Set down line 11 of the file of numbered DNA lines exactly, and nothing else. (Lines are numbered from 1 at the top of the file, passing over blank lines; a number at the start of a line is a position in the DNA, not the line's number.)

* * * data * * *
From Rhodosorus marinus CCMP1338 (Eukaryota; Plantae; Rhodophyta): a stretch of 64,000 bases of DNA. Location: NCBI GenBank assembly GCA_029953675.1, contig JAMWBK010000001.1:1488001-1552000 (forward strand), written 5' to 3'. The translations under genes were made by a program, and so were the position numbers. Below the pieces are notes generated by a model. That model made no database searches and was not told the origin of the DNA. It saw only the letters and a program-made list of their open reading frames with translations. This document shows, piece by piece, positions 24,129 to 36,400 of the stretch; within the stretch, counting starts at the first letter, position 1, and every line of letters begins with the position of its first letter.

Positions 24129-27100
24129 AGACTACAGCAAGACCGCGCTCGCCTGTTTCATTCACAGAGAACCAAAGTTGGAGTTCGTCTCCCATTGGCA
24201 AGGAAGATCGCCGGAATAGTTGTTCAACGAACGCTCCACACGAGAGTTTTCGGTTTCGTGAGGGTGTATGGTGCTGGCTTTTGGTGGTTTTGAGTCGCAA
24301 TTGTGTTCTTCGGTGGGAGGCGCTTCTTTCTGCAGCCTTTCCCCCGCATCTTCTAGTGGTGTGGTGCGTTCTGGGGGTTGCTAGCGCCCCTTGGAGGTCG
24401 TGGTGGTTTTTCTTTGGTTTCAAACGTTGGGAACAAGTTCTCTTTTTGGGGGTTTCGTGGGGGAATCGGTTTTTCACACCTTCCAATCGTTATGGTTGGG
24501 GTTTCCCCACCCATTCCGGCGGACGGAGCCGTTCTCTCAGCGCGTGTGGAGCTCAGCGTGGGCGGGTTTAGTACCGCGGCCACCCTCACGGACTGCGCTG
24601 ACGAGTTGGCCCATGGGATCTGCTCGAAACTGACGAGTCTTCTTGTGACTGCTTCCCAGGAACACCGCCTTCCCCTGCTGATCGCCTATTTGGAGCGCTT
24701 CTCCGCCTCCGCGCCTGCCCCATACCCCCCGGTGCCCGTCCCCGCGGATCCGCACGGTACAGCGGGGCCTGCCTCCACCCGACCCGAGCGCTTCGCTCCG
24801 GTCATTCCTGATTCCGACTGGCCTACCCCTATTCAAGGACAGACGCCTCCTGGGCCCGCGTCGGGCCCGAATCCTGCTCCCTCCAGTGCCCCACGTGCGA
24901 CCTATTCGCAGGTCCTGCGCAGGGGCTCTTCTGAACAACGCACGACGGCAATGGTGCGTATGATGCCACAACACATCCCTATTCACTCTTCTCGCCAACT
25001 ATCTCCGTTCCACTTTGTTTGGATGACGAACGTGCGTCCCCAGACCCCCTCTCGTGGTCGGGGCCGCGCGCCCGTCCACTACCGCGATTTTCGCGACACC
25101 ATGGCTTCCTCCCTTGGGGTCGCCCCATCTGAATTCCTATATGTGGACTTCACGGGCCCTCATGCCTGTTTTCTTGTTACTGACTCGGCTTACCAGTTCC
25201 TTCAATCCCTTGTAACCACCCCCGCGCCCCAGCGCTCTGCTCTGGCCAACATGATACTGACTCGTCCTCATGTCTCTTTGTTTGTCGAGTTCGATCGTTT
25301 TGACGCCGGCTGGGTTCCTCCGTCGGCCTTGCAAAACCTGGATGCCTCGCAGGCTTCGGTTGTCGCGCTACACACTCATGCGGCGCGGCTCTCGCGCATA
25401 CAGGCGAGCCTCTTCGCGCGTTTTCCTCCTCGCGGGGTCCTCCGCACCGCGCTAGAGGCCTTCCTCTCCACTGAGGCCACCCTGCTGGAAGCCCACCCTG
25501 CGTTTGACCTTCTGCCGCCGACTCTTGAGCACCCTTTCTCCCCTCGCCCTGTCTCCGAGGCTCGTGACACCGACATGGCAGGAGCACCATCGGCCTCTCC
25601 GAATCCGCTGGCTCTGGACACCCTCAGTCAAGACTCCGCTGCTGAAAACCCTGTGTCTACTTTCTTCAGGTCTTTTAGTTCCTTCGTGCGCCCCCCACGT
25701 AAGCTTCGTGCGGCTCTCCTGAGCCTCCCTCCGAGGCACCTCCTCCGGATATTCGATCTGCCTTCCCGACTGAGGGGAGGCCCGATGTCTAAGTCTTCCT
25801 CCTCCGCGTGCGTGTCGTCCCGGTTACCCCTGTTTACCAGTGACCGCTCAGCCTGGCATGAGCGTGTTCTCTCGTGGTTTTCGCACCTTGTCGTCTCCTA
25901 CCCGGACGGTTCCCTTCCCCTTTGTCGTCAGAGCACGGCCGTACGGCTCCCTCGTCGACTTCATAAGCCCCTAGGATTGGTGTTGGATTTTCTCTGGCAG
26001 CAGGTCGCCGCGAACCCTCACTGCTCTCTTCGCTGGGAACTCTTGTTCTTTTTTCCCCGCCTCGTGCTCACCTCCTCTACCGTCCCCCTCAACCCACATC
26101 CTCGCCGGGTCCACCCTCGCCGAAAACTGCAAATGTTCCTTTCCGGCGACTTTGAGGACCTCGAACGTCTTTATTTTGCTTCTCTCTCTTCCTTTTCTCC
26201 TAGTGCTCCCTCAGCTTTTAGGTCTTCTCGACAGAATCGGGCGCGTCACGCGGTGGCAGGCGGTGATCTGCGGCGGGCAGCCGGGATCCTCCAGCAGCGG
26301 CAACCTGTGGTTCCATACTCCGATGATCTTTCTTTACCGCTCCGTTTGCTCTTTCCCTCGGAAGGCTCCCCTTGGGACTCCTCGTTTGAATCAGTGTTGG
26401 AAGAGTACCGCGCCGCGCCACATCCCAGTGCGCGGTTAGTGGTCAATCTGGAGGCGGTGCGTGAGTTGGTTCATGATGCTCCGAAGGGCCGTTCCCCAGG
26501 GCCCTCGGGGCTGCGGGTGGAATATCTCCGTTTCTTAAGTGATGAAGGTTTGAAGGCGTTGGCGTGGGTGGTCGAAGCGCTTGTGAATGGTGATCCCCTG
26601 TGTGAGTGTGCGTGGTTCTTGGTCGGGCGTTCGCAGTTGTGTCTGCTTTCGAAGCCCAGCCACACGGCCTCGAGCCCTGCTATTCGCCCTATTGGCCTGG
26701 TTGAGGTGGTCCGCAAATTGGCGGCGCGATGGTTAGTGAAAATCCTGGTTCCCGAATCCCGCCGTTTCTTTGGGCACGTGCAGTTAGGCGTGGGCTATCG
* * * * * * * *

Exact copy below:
24901 CCTATTCGCAGGTCCTGCGCAGGGGCTCTTCTGAACAACGCACGACGGCAATGGTGCGTATGATGCCACAACACATCCCTATTCACTCTTCTCGCCAACT